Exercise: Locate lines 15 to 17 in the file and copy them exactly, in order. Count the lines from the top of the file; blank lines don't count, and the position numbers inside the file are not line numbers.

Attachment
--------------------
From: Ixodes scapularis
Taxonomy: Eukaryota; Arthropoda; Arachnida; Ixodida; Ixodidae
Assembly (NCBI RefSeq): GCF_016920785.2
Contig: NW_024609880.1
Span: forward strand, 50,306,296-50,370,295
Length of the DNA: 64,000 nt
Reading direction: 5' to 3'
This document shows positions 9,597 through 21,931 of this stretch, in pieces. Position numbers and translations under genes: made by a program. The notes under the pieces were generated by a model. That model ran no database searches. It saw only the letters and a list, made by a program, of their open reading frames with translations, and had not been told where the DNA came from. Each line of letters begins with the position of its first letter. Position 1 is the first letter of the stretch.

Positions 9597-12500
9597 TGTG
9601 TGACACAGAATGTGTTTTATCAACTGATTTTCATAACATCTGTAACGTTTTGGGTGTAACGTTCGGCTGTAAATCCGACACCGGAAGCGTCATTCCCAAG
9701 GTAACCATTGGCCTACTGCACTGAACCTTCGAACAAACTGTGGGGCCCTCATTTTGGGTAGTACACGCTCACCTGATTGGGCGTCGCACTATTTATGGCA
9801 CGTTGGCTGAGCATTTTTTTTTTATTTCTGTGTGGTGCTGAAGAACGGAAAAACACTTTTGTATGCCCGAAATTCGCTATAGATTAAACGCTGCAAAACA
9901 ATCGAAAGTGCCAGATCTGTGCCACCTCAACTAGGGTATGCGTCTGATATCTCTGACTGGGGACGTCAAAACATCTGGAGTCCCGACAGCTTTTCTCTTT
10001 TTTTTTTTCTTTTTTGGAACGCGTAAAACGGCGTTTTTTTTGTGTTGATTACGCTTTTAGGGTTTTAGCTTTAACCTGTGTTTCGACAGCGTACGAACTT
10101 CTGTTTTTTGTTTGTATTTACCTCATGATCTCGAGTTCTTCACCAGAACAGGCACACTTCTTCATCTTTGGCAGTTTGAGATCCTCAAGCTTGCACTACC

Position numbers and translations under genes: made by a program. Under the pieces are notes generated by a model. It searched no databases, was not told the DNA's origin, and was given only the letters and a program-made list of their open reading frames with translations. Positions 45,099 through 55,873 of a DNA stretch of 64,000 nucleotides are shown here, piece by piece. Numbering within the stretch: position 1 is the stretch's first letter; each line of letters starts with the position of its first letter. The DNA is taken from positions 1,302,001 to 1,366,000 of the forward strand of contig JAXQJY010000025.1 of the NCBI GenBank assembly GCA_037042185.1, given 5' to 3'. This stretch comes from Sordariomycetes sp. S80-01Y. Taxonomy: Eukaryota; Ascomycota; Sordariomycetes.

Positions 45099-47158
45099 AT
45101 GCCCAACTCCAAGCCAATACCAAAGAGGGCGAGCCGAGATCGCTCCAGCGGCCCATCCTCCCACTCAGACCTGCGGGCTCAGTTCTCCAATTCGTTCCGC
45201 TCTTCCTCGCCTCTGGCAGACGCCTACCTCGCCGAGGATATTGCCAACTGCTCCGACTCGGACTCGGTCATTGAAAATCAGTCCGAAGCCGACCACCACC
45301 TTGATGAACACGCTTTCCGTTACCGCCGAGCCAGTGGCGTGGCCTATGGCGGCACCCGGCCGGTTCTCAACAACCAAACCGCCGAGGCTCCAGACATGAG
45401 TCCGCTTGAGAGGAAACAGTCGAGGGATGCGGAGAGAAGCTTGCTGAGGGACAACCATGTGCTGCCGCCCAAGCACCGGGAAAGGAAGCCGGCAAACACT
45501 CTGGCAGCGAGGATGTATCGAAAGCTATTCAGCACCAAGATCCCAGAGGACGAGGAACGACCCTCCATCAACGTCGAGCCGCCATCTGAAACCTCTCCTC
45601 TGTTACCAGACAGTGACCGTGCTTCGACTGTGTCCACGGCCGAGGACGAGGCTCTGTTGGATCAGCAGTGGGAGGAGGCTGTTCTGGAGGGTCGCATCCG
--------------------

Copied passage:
10001 TTTTTTTTCTTTTTTGGAACGCGTAAAACGGCGTTTTTTTTGTGTTGATTACGCTTTTAGGGTTTTAGCTTTAACCTGTGTTTCGACAGCGTACGAACTT
10101 CTGTTTTTTGTTTGTATTTACCTCATGATCTCGAGTTCTTCACCAGAACAGGCACACTTCTTCATCTTTGGCAGTTTGAGATCCTCAAGCTTGCACTACC

Position numbers and translations under genes: made by a program. Under the pieces are notes generated by a model. It searched no databases, was not told the DNA's origin, and was given only the letters and a program-made list of their open reading frames with translations. Positions 45,099 through 55,873 of a DNA stretch of 64,000 nucleotides are shown here, piece by piece. Numbering within the stretch: position 1 is the stretch's first letter; each line of letters starts with the position of its first letter. The DNA is taken from positions 1,302,001 to 1,366,000 of the forward strand of contig JAXQJY010000025.1 of the NCBI GenBank assembly GCA_037042185.1, given 5' to 3'. This stretch comes from Sordariomycetes sp. S80-01Y. Taxonomy: Eukaryota; Ascomycota; Sordariomycetes.